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Thursday, October 15, 2009

Two Trumpets, Different Tunes and an Itchy Cow?

Here's where I confess that I very nearly combined the blossoms from one plant with the seeds of another to present them as the same plant in different seasons. Thankfully I did notice that the leaves in the two pictures were not the same, and went hunting for answers. It also took me a long time to set up this post because I'm trying to host my own photos yet still earn a penny or two, and not be plastered with near-naked women and slimy, get-rich-quick schemes. (I know... good luck on that one!)

I think I'm ready...

trumpet honeysuckle

I knew that I had this picture, taken some years ago in Ohio. It has trumpet shaped flowers, right?

trumpet vine seeds

And you saw this seed pod the other day in the little game "Guess the Whole." When I saw that plant (and I'll show you more of it in a minute), I didn't have a clue what it was. I asked a botany-loving friend when I came home, and she quickly answered "Trumpet Vine." I was home free! Here I had these great pods from Ohio... O wait... let me show you the whole pods...

trumpet vine seeds

... and I had the trumpet flowers. Views of the same plant in different seasons. WRONG, WRONG, WRONG! Look at the leaves in the first picture. Now look at the leaves of the plant with the great pods, shown below.

trumpet vine seeds

Wow... made me get hot all over at how close I came to jumping to a bad conclusion. Those leaves are not alike AT ALL. The flowers are from Trumpet Honeysuckle, Lonicera sempervirens. This is a twining shrubby vine whose flowers really attract hummingbirds.

The leaves and pods that I just saw have a trumpet shaped flower too, about the same color. But it is larger, and the flowers don't hang down the same way. This plant is Campsis radicans, Trumpet Vine, Trumpet Creeper, or Cow-Itch Vine. It is also a shrubby, woody vine that attracts hummingbirds, but it is much more invasive and will take over and "devour" any woody material that gets in its way. It needs severe pruning and maintenance. The honeysuckle would be a better choice for gardens.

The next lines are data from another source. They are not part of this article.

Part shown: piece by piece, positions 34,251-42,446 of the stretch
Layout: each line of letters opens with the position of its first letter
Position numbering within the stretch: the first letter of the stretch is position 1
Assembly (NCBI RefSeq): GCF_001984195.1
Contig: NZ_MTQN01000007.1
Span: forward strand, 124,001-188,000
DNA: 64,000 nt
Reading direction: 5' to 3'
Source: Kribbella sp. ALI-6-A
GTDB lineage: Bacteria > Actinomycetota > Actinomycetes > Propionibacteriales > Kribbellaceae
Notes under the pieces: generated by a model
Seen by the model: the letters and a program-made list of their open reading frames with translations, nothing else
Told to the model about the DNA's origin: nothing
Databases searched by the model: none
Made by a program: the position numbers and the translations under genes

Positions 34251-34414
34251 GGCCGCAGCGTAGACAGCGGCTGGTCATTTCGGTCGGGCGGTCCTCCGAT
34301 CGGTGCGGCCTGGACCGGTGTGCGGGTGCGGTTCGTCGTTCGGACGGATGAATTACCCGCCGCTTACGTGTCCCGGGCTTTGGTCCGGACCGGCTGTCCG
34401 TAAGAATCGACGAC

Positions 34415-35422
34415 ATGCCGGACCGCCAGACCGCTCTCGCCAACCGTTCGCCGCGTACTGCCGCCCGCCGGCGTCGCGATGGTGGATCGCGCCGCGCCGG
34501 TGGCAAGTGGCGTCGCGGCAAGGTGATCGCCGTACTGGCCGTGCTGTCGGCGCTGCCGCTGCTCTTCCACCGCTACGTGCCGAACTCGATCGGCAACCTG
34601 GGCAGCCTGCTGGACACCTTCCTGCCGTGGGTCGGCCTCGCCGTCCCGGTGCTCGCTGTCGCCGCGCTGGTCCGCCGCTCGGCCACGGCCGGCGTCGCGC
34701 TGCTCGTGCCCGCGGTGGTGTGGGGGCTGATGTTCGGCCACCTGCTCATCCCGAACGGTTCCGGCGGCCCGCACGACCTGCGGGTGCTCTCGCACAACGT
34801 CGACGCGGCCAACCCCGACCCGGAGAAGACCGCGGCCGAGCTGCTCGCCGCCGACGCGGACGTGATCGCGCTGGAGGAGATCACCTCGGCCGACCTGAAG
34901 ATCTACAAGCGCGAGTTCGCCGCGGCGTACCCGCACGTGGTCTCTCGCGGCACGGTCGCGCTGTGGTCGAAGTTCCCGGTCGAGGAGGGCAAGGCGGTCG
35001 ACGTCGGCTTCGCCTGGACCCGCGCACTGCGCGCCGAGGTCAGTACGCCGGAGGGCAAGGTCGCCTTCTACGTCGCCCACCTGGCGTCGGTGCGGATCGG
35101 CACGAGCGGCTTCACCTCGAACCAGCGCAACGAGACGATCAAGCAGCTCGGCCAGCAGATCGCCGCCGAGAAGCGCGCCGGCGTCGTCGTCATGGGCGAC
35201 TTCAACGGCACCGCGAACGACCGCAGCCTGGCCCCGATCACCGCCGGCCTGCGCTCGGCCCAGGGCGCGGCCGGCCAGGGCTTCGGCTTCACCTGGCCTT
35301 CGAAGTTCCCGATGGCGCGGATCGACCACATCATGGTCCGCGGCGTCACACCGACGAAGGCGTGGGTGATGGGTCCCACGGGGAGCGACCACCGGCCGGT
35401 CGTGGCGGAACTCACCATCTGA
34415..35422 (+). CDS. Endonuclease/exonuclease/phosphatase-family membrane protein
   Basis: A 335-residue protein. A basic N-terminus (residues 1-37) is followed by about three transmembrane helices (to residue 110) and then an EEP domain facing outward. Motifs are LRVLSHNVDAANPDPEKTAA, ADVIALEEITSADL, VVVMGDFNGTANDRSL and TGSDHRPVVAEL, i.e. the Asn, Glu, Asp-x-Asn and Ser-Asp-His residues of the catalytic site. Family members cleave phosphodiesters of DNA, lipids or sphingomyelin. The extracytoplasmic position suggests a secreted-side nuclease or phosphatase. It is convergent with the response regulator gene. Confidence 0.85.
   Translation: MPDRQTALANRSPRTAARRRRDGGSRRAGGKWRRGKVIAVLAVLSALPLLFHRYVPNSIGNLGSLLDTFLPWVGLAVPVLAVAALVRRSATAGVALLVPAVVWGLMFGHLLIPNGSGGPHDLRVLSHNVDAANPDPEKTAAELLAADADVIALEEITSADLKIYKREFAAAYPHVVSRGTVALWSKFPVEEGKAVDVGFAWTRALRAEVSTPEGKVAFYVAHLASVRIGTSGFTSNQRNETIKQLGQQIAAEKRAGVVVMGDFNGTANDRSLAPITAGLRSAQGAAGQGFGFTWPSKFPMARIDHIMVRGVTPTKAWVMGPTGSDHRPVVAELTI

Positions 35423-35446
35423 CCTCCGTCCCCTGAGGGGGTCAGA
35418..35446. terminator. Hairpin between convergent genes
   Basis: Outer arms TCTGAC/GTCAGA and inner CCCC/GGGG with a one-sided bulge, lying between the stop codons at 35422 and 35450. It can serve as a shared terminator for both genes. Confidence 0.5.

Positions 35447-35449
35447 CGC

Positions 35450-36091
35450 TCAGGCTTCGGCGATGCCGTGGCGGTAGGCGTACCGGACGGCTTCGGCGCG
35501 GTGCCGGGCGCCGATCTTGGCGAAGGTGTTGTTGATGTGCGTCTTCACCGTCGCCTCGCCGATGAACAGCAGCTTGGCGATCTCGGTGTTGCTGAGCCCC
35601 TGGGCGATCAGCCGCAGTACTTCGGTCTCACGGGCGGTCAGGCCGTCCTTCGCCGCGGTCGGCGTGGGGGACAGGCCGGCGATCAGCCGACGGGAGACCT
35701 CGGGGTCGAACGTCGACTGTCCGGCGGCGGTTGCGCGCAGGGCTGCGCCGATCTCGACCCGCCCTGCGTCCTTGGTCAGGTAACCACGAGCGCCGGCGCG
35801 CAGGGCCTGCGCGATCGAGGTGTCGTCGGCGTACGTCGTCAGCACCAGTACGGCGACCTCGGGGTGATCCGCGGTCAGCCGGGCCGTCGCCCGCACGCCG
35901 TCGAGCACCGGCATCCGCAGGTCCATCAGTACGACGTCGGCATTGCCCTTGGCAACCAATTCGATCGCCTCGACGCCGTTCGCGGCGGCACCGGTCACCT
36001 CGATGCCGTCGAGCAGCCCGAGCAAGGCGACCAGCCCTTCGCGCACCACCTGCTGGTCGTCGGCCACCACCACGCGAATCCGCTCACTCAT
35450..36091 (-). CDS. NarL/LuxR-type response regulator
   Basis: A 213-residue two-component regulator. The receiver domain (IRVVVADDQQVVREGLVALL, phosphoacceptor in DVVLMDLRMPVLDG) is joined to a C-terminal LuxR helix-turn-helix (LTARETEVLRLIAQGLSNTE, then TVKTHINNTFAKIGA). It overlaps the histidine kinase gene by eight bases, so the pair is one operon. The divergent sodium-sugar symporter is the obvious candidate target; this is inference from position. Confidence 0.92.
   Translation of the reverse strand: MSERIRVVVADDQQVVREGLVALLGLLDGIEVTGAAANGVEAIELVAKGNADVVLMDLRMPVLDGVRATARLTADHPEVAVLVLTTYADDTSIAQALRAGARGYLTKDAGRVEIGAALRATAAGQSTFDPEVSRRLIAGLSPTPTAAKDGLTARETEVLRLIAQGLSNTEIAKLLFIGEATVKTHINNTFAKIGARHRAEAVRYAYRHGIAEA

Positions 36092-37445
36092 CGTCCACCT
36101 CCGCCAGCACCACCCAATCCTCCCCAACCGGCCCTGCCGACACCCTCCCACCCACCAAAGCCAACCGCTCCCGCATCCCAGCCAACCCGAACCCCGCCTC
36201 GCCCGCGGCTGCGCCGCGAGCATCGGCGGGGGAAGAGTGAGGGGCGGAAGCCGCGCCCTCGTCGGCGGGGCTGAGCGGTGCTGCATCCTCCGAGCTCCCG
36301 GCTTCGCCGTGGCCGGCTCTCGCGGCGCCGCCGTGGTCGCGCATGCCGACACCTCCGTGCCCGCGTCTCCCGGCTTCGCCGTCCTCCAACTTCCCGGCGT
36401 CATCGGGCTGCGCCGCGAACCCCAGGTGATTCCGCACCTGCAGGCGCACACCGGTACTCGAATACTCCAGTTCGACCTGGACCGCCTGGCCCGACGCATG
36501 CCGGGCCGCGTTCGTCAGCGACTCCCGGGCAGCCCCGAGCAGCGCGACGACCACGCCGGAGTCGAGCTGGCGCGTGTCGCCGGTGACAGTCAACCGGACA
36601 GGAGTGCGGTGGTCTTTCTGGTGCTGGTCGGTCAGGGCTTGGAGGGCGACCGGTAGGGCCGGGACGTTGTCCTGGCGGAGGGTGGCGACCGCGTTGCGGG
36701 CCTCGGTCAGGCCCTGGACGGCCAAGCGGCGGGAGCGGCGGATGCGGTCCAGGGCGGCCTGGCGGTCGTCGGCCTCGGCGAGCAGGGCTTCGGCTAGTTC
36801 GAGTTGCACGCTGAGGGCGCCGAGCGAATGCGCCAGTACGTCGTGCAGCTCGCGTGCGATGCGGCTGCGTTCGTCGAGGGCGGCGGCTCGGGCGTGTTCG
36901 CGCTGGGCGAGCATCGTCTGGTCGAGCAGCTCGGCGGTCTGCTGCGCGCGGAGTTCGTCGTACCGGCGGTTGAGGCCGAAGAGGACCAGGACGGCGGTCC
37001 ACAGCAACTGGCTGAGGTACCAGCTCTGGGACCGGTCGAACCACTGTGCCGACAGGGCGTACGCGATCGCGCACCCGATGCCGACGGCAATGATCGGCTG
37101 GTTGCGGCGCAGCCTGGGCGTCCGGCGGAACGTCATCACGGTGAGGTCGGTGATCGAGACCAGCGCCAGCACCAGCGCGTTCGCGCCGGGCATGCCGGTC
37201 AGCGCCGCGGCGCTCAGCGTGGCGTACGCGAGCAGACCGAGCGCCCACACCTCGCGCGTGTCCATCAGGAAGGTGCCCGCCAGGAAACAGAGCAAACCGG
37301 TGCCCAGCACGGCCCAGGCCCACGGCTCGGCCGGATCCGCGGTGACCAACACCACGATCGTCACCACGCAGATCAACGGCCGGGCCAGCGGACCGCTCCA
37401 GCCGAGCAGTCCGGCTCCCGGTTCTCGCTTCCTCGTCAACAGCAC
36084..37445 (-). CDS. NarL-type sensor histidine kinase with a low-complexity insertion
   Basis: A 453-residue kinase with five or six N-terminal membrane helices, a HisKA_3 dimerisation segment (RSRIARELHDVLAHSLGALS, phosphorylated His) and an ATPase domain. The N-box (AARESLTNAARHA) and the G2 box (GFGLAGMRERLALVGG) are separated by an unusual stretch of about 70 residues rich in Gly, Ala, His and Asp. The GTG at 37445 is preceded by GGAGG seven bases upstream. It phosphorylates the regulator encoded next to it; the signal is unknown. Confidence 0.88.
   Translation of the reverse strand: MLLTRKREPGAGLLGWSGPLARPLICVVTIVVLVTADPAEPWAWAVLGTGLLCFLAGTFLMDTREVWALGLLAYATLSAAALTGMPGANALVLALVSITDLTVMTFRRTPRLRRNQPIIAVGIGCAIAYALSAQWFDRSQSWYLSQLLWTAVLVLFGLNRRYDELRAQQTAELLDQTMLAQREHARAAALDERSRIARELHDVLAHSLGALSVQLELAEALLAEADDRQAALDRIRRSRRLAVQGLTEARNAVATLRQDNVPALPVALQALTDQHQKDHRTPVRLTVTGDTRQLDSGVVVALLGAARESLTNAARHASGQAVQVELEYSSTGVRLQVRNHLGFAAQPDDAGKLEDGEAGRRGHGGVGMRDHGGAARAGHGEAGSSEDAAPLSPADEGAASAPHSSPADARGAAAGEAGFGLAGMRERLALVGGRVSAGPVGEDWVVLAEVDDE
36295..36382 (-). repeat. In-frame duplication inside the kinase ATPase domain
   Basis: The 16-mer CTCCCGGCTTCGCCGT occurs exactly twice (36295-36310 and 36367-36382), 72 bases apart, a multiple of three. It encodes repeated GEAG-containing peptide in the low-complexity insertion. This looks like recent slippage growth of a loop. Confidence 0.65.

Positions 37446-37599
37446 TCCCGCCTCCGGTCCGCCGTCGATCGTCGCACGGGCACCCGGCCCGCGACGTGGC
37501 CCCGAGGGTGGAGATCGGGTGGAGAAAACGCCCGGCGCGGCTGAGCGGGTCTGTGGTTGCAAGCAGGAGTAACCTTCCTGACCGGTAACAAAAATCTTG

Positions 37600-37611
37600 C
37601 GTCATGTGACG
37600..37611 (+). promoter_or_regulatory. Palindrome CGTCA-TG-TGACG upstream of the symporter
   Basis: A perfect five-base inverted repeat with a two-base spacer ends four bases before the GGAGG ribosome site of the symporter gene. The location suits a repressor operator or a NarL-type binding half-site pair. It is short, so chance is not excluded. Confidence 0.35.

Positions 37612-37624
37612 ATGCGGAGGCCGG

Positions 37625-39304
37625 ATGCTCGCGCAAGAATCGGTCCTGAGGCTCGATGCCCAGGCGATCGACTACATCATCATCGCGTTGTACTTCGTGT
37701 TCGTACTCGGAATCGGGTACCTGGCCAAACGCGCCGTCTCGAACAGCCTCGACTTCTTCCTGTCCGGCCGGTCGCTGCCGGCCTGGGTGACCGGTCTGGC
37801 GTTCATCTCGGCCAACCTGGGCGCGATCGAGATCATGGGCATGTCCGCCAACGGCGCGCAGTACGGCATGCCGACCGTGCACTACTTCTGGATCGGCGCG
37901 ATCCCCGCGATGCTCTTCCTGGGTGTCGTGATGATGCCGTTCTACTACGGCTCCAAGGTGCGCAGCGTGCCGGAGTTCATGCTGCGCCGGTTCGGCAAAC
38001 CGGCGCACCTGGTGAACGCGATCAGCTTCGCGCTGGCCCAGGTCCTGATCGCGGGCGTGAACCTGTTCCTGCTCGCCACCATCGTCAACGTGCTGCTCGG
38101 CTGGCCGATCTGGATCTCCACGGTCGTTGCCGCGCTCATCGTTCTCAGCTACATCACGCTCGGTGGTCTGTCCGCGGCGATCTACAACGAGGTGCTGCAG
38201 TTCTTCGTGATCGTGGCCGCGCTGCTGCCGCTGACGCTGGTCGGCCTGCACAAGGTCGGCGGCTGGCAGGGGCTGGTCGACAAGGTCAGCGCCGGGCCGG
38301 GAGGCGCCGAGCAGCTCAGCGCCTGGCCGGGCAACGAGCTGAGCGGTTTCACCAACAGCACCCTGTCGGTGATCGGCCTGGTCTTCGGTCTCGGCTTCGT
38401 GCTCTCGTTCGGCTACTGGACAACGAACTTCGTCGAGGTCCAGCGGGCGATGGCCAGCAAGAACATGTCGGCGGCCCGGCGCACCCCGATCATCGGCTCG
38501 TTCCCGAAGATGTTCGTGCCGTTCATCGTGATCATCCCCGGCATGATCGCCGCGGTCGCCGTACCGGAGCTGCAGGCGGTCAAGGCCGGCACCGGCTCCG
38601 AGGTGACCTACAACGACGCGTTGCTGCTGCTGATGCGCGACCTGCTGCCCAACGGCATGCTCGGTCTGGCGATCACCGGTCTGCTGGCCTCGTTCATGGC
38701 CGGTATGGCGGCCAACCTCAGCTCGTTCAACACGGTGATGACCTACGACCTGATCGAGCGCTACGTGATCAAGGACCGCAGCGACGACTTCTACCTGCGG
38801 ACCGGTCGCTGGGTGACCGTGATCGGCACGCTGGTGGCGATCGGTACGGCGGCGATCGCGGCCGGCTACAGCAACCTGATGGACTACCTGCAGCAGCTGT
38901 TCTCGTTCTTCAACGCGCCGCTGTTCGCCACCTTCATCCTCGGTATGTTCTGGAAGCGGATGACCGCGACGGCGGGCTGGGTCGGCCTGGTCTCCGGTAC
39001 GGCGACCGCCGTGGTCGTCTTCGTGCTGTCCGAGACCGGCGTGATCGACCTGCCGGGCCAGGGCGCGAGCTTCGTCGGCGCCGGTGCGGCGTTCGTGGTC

Now I'll be hunting for those Trumpet Vine flowers next year, and the Trumpet Honeysuckle seeds! If I get to itching it will more likely be from Poison Ivy, not Cows.

See Early Yellow Minnesota Flowers for another honeysuckle
See A Catalpa for Dad for a relative of the Trumpet Vine (also family Bignoniaceae)


Ratty said...

I understand the feeling when you make a mistake about something you take pride in knowing. I've done it many times. Still, not many people would have known the difference here. It's still a relief when you catch it early. I'm glad you were able to have that relief.

Glennis said...

Lovely red Honeysuckle flowers do look rather trumpet like. That seed pod is so huge!

Sharkbytes said...

Ratty- The leaves are SO very different, I would have had a bad time covering that error!

Glennis- Welcome! Yes, those honeysuckle blossoms are much larger than most. Spectacular, really.

Julia said...

That is frustrating!!!

The first picture was screaming honey suckle at me. Our wild varieties look like that. But the pods I have never seen before and I don't know it still. I'll have to look that one up. It's non native right?

Julia said...

OK that trumpet vine is the one they plant on carports and other structures to cover them. No wonder it's invasive!

Sharkbytes said...

Hi Julia- Yes, those honeysuckle leaves are distinctive. The trumpet vine is supposedly native to the SE US, and supposedly grows as far north as Canada, but I don't ever see either of these plants around here.

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